York Theatre – Elmhurst
What is your favorite movie? Casablanca? Singing in the Rain? ET? Rambo? Whatever it is, chances are good that it has been shown at the York Theatre that has operated continuously in the same location, 150 N. York, since it opened in 1924.
Designed by architect Elmer Behrns, the theater had a single auditorium with a seating capacity of approximately 1,100. The building had a Spanish style decor that included terrazzo tile on the lobby floor, stenciling on the lobby ceiling, and brass, copper and wrought iron light fixtures.
For the first several years of operation the York Theatre only showed silent movies. However, in 1929 Vitaphone and Movietone equipment was installed in the York, bringing talking and sound motion pictures to Elmhurst.
There was a full house at the York Theatre the night that the new equipment was used to present the all- sound picture, The Canary Murder Case. The York Theatre distributed handbills to let customers know what movies would be playing each week. The schedule was helpful since the movies changed several times a week. The advertisements also announced live shows, like Little Joe Warner, the NBC radio star that performed at the York Theatre in 1925.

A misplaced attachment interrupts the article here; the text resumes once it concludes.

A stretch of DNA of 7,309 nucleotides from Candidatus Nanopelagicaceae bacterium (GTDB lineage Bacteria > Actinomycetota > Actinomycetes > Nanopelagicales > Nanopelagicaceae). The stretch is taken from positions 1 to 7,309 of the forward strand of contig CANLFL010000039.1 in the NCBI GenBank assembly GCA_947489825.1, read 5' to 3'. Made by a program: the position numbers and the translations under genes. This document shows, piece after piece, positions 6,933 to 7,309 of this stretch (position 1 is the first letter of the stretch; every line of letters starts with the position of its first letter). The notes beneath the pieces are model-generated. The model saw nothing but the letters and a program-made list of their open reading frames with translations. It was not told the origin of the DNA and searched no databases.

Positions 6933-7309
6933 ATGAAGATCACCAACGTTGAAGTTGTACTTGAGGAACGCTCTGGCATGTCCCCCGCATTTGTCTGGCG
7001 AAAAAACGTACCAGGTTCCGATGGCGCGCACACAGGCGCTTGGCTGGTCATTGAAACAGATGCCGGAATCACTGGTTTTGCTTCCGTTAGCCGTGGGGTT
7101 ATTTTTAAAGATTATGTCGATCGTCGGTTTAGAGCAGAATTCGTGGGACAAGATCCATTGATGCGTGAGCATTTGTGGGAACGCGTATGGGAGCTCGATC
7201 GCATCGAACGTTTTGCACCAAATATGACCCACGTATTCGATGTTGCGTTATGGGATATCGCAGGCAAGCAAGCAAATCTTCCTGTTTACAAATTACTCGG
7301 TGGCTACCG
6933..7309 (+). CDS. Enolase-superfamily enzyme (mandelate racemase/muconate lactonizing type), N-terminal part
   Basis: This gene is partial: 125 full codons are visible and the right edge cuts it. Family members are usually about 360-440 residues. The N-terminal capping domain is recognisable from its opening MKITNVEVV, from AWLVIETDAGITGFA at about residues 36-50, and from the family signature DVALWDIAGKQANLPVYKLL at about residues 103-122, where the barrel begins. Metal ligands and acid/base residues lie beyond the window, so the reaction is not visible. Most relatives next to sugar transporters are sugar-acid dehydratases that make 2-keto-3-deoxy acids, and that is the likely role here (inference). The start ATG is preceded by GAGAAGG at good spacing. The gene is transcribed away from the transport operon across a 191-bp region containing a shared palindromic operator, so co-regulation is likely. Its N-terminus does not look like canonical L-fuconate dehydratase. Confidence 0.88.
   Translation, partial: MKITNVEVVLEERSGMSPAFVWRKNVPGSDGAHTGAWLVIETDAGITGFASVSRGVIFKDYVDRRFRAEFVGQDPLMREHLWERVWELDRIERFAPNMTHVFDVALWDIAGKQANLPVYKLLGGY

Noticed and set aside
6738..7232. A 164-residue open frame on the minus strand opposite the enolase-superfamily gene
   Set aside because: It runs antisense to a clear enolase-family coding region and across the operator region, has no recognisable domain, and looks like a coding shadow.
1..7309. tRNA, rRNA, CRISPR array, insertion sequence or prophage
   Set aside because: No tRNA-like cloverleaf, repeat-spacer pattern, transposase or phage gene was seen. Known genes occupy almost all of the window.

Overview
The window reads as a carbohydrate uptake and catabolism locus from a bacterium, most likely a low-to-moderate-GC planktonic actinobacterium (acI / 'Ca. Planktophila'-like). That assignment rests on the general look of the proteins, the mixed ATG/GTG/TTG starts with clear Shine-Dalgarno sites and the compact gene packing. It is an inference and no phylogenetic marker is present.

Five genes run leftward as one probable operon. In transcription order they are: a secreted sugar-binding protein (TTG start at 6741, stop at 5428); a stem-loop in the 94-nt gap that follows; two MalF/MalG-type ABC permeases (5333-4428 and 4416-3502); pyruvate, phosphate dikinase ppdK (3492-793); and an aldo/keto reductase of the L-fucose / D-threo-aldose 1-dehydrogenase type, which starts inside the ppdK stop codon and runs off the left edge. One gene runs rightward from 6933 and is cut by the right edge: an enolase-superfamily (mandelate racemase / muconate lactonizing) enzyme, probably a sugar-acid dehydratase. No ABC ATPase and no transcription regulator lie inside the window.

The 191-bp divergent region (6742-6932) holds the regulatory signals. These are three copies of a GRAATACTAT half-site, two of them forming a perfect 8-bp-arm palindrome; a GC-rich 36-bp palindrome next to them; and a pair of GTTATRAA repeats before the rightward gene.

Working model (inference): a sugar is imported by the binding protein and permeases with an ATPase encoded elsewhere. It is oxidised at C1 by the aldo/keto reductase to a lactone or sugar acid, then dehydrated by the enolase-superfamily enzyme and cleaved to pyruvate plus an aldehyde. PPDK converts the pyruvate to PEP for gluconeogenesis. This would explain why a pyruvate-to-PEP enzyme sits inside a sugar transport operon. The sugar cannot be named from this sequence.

From the time the first sound equipment was installed, the York has been progressive and up-to-date. In 1938 the exterior of the building was modernized with the installation of an art-deco marquee that featured three-foot bands of stainless steel bordered by double bands of neon for a more dramatic look.
A 1949 ad for the theater boasts of the latest model push-back seats. Sound and projection systems have kept pace with new developments in technology. However, by the mid-1970s the building had fallen into disrepair, and leaks had resulted in extensive damage that led to the removal of the ornate ceiling and replaced with a dropped panel ceiling. The York Theatre has been fully restored and continues to provide entertainment today.